multiplicity = float( p[i] )
                sumMultiplicty += p[i]
                sumTmp += multiplicity * currentDerivativesLog[i-1]
                sumTmp -= gammaln( multiplicity + 1.0 )
                sumTmp -= multiplicity * gammaln( value + 1.0 )
                parityTmp *= np.power( currentDerivativesSign[i-1], multiplicity )	

            sumTmp += baseDerivativesLog[sumMultiplicty-1]
            parityTmp *= baseDerivativesSign[sumMultiplicty-1]

            # now update faaSum on log scale
            if( sumTmp > float( '-Inf' ) ):
                if( faaSumLog > float( '-Inf' ) ):
                    diffLog = sumTmp - faaSumLog
                    if( np.abs(diffLog) = 0.0 ):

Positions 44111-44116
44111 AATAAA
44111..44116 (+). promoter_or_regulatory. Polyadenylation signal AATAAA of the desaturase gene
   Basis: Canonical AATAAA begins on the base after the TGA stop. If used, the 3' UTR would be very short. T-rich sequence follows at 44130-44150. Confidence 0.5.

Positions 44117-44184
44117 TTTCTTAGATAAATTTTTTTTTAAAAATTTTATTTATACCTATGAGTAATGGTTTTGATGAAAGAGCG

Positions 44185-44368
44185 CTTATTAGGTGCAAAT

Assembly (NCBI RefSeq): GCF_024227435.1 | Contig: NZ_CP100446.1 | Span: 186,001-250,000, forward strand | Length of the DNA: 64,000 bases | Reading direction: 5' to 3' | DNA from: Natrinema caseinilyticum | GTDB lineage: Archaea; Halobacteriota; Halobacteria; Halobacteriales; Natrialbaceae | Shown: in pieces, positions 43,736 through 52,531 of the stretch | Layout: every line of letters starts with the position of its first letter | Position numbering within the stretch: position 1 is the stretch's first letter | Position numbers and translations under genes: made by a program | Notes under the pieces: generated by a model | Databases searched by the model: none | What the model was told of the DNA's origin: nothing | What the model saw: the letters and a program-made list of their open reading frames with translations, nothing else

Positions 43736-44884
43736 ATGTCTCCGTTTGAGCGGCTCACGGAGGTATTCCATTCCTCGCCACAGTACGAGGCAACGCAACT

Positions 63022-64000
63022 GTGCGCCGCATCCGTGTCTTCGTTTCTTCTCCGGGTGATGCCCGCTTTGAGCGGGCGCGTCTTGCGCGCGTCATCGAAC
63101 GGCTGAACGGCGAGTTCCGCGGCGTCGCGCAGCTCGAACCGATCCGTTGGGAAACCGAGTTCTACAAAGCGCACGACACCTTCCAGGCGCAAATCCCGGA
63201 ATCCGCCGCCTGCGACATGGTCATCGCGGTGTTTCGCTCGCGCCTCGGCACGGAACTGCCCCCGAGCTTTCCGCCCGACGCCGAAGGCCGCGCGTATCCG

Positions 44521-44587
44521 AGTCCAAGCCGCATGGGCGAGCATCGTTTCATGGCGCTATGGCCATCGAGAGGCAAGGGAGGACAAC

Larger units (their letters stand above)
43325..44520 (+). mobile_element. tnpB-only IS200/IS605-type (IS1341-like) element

faaSumLog = sumTmp
                            faaSumLog += np.log( 1.0 + (float(parityTmp*faaSumSign) * np.exp( -diffLog )) )
                            faaSumSign = parityTmp
                            faaSumLog += np.log( 1.0 + (float(parityTmp*faaSumSign) * np.exp( diffLog )) )
                        if( diffLog > thresholdForExp ):
                            faaSumLog = sumTmp
                            faaSumSign = parityTmp
                    faaSumLog = sumTmp
                    faaSumSign = parityTmp

        nextDerivativesLog[k] = faaSumLog + gammaln( float(k+2) )
        nextDerivativesSign[k] = faaSumSign

Now let’s run both implementations, evaluating up to the 15th derivative for 4 function iterations. Here my base function is f(t) =1 -\frac{2}{\pi}\arccos t. A plot of the base function is shown below in Figure 1.